Soft Ticks and Associated Pathogens: Acquiring Knowledge to Advance in Their Control

A special issue of Pathogens (ISSN 2076-0817). This special issue belongs to the section "Ticks".

Deadline for manuscript submissions: closed (31 January 2023) | Viewed by 8025

Special Issue Editors


E-Mail Website1 Website2
Guest Editor
Departamento de Desarrollo Sostenible de Sistemas Agroforestales y Ganaderos IRNASA, CSIC, Salamanca, Spain
Interests: tick physiology; tick-host relationships; tick vaccines
Parasitology Laboratory, Institute of Natural Resources and Agrobiology (IRNASA, CSIC), Cordel de Merinas 40-52, 37008 Salamanca, Spain
Interests: molecular parasitology and omics technologies; host-parasite interactions; vaccine development for tick control

Special Issue Information

Dear Colleagues,

Ticks are classified into two main families, the Argasidae (soft ticks) and Ixodidae (hard ticks), which differ in numerous anatomical, biological, and ecological characteristics. New argasid species have recently been described, but soft ticks show much lower species diversity than hard ticks (∼200 vs. ∼700), while their systematics is less clearly established than that of ixodids and remains a controversial issue.

The typical nidicolous/endophilic lifestyle and short blood feeding duration of soft ticks helps them pass generally unnoticed, such that their impact in public and animal health is generally underestimated. However, they can cause severe direct injury to their hosts and, more notably, are efficient reservoirs and vectors of numerous pathogens including important viruses, such as the African swine fever virus, Borrelia spp. spirochetes that cause human relapsing fever, fowl spirochetosis, and bovine abortion, and an increasing range of pathogenic rickettsiae. In addition to known pathogens, modern molecular tools are discovering new, emerging species, or strains of microbes whose pathogenic potential needs to be investigated.

Successful control of argasids and their transmitted pathogens requires deep knowledge of the ecology and biology of these ticks, from the molecular to the ecosystem level. Accurate knowledge of the distribution and dynamics of argasids is important to define risk areas for argasid-borne diseases and to establish adequate control measures. In this context, tick surveillance emerges as a permanent need, which, in turn, may help the development of predictive distribution models for argasids.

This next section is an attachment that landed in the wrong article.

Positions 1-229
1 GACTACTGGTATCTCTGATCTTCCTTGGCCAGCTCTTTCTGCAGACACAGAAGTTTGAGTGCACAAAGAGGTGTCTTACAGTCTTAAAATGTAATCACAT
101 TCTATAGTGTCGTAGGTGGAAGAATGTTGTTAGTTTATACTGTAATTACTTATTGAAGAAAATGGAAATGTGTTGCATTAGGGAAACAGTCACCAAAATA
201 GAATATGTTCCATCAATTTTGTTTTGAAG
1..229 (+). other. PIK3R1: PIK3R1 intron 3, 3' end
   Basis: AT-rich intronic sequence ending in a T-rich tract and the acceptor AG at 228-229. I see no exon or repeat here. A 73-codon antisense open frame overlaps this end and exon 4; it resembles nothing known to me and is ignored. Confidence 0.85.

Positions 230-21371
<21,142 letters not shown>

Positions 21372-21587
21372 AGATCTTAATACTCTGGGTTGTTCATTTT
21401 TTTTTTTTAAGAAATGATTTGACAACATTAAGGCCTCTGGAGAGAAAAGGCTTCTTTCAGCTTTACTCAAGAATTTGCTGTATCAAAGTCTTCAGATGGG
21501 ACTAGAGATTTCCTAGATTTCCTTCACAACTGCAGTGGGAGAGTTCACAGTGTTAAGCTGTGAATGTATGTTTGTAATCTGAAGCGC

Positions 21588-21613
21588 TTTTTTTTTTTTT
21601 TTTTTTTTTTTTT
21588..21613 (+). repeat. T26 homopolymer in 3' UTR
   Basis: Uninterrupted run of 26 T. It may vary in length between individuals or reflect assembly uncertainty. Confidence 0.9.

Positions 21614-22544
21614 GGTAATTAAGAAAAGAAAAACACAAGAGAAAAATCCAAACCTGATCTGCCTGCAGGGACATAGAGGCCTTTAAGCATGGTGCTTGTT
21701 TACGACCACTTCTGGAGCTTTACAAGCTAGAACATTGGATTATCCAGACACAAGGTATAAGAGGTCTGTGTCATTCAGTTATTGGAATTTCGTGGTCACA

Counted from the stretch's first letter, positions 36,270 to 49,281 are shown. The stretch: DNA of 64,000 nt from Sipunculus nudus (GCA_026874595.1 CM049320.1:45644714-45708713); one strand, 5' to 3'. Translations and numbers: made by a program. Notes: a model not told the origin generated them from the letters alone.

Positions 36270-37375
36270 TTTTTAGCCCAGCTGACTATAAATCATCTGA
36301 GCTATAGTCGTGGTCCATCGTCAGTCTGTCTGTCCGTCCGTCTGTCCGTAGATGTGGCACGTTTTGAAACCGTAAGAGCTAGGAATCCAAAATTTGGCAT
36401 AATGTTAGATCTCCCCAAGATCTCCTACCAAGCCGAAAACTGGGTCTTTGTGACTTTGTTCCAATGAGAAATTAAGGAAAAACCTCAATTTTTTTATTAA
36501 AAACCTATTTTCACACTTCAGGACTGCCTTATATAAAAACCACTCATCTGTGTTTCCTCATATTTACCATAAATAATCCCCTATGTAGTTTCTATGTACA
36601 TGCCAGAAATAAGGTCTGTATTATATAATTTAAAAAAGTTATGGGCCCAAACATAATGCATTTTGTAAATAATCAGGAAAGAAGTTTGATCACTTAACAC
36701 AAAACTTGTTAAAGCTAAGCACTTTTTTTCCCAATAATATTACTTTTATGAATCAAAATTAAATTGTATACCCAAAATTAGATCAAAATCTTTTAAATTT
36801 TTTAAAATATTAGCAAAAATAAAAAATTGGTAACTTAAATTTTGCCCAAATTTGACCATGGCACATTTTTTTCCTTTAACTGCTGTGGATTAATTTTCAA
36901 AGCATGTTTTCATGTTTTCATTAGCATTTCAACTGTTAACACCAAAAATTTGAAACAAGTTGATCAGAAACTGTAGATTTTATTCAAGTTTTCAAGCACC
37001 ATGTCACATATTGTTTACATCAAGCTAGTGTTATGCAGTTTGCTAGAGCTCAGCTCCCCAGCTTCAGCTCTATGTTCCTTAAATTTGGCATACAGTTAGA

Control of argasid populations with chemical acaricides is inefficient and this has encouraged the development of alternative control methods, among which tick vaccines are considered the most promising. System biology and vacunomics approaches are increasingly being applied to argasids to know the molecules and biological processes involved in tick physiology and tick–host–pathogen relationships, and to identify antigen targets for vaccine development. Additionally, investigation of soft tick microbiomes, which are still unexplored, will reveal the function and influence of such microbial communities on vector biology including vector competence, likely opening new ways to transmission-blocking vaccine development.

The aim of this Special Issue is to update and deepen the knowledge related to soft ticks and their associated pathogens.

Dr. Ricardo Pérez-Sánchez
Dr. Ana Oleaga
Guest Editors

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Keywords

  • eco-epidemiology
  • distribution
  • surveillance
  • life cycle
  • Argasid-host interphase
  • Argasid-borne pathogens
  • African swine fever
  • human relapsing fever
  • microbiome
  • anti-argasid vaccines

Published Papers (3 papers)

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Research

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21 pages, 1932 KiB  
Article
First Data on Ornithodoros moubata Aquaporins: Structural, Phylogenetic and Immunogenic Characterisation as Vaccine Targets
by Ricardo Pérez-Sánchez, Ana Laura Cano-Argüelles, María González-Sánchez and Ana Oleaga
Pathogens 2022, 11(6), 694; https://doi.org/10.3390/pathogens11060694 - 16 Jun 2022
Cited by 2 | Viewed by 2538
Abstract
Ornithodoros moubata transmits African swine fever and human relapsing fever in Africa. The elimination of O. moubata populations from anthropic environments is expected to improve the prevention and control of these diseases. Tick vaccines have emerged as a sustainable method for tick control, [...] Read more.